Charles Dickens

The Tuscan, with a cigar in his mouth, went loitering off, carrying his hat in his hand that he might the better trail up the ends of his dishevelled moustache. And the brave Courier, as he and I strolled away to look about us, began immediately to entertain me with the private histories and family affairs of the whole party.

A brown, decayed, old town, Piacenza is. A deserted, solitary, grass-grown place, with ruined ramparts; half filled-up trenches, which afford a frowsy pasturage to the lean kine that wander about them; and streets of stern houses, moodily frowning at the other houses over the way. The sleepiest and shabbiest of soldiery go wandering about, with the double curse of laziness and poverty, uncouthly wrinkling their misfitting regimentals; the dirtiest of children play with their impromptu toys (pigs and mud) in the feeblest of gutters; and the gauntest of dogs trot in and out of the dullest of archways, in perpetual search of something to eat, which they never seem to find. A mysterious and solemn Palace, guarded by two colossal statues, twin Genii of the place, stands gravely in the midst of the idle town; and the king with the marble legs, who flourished in the time of the thousand and one Nights, might live contentedly inside of it, and never have the energy, in his upper half of flesh and blood, to want to come out.

What a strange, half-sorrowful and half-delicious doze it is, to ramble through these places gone to sleep and basking in the sun! Each, in its turn, appears to be, of all the mouldy, dreary, God- forgotten towns in the wide world, the chief. Sitting on this hillock where a bastion used to be, and where a noisy fortress was, in the time of the old Roman station here, I became aware that I have never known till now, what it is to be lazy. A dormouse must surely be in very much the same condition before he retires under the wool in his cage; or a tortoise before he buries himself.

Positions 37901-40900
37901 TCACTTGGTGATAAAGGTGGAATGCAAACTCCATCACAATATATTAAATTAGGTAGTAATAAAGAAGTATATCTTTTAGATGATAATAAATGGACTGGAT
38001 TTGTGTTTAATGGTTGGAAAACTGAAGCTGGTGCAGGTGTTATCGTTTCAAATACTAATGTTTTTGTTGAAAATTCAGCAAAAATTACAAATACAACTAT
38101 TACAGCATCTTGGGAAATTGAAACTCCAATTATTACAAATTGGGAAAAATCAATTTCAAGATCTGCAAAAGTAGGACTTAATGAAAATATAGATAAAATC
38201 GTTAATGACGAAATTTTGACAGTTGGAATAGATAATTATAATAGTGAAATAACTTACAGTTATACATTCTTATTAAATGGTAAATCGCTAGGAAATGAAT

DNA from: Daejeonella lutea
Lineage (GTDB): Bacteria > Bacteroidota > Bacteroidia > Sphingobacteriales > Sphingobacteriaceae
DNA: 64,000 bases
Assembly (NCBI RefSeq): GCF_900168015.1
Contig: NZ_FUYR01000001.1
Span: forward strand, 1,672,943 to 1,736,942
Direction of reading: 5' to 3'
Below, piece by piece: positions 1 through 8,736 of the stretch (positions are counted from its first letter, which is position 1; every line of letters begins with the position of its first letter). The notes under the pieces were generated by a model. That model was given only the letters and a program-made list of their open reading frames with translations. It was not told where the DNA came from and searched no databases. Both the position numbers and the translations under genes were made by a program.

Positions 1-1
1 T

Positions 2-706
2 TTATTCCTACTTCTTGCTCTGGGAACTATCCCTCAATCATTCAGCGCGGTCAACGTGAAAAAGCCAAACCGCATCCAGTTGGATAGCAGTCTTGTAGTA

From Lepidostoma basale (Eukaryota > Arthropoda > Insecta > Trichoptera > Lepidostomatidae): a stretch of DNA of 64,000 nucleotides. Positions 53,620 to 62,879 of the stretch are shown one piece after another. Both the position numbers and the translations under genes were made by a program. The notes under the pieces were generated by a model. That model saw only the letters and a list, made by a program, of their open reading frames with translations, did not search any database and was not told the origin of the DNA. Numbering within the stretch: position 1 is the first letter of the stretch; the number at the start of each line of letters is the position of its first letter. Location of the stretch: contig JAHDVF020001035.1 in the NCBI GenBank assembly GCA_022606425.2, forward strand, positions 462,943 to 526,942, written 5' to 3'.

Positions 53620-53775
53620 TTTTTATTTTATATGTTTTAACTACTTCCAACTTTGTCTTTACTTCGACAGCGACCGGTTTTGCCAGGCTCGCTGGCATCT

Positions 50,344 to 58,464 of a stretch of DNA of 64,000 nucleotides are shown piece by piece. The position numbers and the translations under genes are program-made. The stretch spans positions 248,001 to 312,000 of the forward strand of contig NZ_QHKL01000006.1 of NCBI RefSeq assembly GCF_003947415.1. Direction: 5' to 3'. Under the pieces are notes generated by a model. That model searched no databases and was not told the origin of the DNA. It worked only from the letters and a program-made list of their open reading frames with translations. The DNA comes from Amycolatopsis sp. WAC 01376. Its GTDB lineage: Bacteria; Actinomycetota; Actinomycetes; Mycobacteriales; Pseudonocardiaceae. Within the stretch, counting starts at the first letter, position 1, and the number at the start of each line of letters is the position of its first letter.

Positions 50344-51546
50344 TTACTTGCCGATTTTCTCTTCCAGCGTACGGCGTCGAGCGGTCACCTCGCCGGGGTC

I feel that I am getting rusty. That any attempt to think, would be accompanied with a creaking noise. That there is nothing, anywhere, to be done, or needing to be done. That there is no more human progress, motion, effort, or advancement, of any kind beyond this. That the whole scheme stopped here centuries ago, and laid down to rest until the Day of Judgment.

Never while the brave Courier lives! Behold him jingling out of Piacenza, and staggering this way, in the tallest posting-chaise ever seen, so that he looks out of the front window as if he were peeping over a garden wall; while the postilion, concentrated essence of all the shabbiness of Italy, pauses for a moment in his animated conversation, to touch his hat to a blunt-nosed little Virgin, hardly less shabby than himself, enshrined in a plaster Punch's show outside the town.

In Genoa, and thereabouts, they train the vines on trellis-work, supported on square clumsy pillars, which, in themselves, are anything but picturesque. But, here, they twine them around trees, and let them trail among the hedges; and the vineyards are full of trees, regularly planted for this purpose, each with its own vine twining and clustering about it. Their leaves are now of the brightest gold and deepest red; and never was anything so enchantingly graceful and full of beauty. Through miles of these delightful forms and colours, the road winds its way. The wild festoons, the elegant wreaths, and crowns, and garlands of all shapes; the fairy nets flung over great trees, and making them prisoners in sport; the tumbled heaps and mounds of exquisite shapes upon the ground; how rich and beautiful they are! And every now and then, a long, long line of trees, will be all bound and garlanded together: as if they had taken hold of one another, and were coming dancing down the field!

Parma has cheerful, stirring streets, for an Italian town; and consequently is not so characteristic as many places of less note. Always excepting the retired Piazza, where the Cathedral, Baptistery, and Campanile--ancient buildings, of a sombre brown, embellished with innumerable grotesque monsters and dreamy-looking creatures carved in marble and red stone--are clustered in a noble and magnificent repose.